Tuesday, September 06, 2005

Fuelling Outrage

When Canadians have to pay $1.50 a litre for gas, what do most of them do? What they always do: demand the government do something about it for them!

Almost half of Canadians wanted to see their petroleum resources and their gas companies nationalized as fuel prices hit record levels, a new poll suggests.

The Leger Marketing telephone survey of 1,500 people was conducted between Aug. 24 and Aug. 31, the bulk being done before the devastating effects of hurricane Katrina were felt.


In the Leger poll, which was provided to The Canadian Press, 49 per cent of respondents wanted petroleum resources nationalized while 43 per cent said they would like to see the same fate for gas companies.

Quebecers were the strongest supporters of resource nationalization at 67 per cent, followed by residents of the Atlantic provinces at 53 per cent, Ontarians at 45 per cent and British Columbia at 42 per cent.

Forty per cent of respondents on the Prairies and 36 per cent of Albertans were in favour. Among those opposed, Albertans led the way at 49 per cent followed by British Columbians at 39 per cent.

Quebec led in support for nationalization of oil companies, with 61 per cent in favour, followed by the Atlantic provinces (46 per cent). Alberta was most opposed at 59 per cent, followed by the Prairies (49 per cent), B.C. 46 per cent and Ontario, 41 per cent.

You can't win with a populace that is ignorant of basic economics.

Gas prices are rising not because the oil companies are in collusion to gouge the consumer, nor because the world is running out of oil, but because of the lack of refining capacity to meet demand.

The U.S., for example, has seen its refining capacity decline since the mid-1980s, stabilizing at about 16 million barrels a day, according to the U.S. Department of Energy.

Canada's own refining capacity is running at about 2 million barrels a day with little room for increased production.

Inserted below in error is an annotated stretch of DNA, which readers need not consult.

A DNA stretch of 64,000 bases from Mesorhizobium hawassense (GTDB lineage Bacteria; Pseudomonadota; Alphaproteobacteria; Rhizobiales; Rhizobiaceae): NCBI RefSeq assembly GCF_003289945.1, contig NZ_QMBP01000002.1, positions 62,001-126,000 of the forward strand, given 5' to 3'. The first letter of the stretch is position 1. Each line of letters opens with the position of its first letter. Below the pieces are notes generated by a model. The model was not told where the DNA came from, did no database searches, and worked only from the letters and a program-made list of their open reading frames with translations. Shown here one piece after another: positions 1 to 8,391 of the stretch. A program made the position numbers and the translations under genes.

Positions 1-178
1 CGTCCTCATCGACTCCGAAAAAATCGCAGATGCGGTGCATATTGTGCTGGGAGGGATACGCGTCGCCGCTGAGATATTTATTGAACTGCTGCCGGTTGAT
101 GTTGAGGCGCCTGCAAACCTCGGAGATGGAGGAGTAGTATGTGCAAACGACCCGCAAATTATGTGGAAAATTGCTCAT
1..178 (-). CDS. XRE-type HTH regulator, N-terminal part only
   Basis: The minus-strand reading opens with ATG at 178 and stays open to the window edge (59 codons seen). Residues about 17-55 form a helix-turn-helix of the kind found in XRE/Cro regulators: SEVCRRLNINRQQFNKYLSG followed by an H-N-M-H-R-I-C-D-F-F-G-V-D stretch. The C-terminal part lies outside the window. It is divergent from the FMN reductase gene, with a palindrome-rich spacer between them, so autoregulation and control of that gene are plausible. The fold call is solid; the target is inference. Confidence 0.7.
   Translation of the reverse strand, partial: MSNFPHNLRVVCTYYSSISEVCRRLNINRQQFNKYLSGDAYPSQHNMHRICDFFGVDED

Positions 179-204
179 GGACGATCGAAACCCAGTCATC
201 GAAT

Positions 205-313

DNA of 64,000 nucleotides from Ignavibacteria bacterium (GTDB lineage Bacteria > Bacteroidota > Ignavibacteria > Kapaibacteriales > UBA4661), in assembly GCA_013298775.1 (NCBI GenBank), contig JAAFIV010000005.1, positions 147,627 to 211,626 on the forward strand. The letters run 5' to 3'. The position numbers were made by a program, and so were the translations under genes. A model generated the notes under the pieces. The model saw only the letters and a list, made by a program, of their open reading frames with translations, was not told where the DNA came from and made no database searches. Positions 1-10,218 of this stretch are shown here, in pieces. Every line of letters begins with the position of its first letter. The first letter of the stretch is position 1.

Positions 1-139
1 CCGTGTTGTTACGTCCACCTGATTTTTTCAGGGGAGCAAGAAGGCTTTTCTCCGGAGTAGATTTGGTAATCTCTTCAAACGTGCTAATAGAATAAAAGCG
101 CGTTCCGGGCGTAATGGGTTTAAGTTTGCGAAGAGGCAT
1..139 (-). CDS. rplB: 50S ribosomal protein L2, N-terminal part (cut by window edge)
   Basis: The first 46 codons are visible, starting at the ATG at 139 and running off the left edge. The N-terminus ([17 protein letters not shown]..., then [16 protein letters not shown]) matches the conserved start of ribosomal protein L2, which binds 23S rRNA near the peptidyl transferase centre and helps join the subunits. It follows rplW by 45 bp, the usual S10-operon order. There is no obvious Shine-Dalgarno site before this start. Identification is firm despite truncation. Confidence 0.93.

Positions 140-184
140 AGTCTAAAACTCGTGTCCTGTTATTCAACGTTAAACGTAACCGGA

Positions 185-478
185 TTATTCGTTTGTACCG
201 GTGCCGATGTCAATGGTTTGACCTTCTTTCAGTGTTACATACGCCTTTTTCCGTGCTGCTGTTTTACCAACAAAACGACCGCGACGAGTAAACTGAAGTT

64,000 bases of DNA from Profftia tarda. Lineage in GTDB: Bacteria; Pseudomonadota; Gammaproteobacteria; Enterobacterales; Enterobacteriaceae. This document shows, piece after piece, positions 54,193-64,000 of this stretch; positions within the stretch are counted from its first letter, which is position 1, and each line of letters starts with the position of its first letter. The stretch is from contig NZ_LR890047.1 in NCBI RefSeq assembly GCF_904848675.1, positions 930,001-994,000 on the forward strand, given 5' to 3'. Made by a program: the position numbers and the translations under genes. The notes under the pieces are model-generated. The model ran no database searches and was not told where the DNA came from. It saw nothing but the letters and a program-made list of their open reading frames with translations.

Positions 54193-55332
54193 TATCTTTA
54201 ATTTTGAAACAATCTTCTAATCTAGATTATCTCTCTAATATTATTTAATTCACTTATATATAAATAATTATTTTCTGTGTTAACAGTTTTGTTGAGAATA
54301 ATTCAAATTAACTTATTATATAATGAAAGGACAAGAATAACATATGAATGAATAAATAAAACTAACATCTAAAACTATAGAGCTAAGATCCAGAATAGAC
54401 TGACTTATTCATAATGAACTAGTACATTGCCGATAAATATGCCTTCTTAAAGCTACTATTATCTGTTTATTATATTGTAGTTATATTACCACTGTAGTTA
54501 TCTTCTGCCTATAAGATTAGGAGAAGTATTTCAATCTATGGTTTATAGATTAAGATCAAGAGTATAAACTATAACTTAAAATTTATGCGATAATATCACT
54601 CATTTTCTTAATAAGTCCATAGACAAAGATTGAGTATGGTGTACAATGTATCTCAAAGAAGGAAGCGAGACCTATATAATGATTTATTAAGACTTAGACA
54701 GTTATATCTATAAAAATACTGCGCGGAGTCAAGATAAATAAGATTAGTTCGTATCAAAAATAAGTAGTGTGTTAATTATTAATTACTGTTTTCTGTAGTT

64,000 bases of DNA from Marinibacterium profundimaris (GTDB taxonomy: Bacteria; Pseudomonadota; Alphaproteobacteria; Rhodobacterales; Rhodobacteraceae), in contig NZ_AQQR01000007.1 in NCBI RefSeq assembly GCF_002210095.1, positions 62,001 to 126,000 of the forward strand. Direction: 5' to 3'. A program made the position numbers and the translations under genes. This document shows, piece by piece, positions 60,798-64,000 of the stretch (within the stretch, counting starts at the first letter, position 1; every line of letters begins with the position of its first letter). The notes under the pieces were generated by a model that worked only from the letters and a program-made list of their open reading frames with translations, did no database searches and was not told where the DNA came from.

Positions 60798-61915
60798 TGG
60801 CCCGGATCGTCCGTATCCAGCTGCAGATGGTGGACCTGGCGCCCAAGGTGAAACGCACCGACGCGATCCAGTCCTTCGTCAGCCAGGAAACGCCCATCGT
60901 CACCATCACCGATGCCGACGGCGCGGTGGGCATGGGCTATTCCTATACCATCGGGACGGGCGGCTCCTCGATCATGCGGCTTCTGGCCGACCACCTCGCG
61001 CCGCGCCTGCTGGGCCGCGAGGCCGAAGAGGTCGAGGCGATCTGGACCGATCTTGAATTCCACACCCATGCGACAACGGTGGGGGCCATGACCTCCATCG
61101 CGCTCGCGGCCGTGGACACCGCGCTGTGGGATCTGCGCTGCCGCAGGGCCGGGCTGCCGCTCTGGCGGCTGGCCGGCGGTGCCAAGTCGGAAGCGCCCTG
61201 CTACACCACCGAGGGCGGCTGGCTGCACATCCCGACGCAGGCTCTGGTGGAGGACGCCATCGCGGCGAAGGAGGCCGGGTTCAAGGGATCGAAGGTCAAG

Katrina has knocked out refineries in the region which has the most refineries in the U.S., and the port through which the most crude oil is imported.

Refineries can't be restarted or built overnight; moreover, environmentalist lobbies have succeeded in loading oil companies with so many regulations regarding the building of new refineries that while forcing current operations to become more efficient, they have also hamstrung the building of new ones.

The price rises that are occuring now are to pay for the gas that has to be bought next week, at peak demand, not the gas that's already in the tanks at the service stations.

Nationalizing the oil industry would not build new refineries now, nor would it encourage exploration and drilling in new areas today. While holding the line or slashing gas prices at the pumps might bring temporary relief to consumers, it would not encourage them to change their consumption habits and force actual prices down. The costs of production and refining would remain the same, yet there would be no market mechanism to produce the profits necessary to cover the costs of increasing capacity and production to meet demand.

We'd have the same problem with gas that we have with healthcare; the price is great, but we can't get it when we need it.

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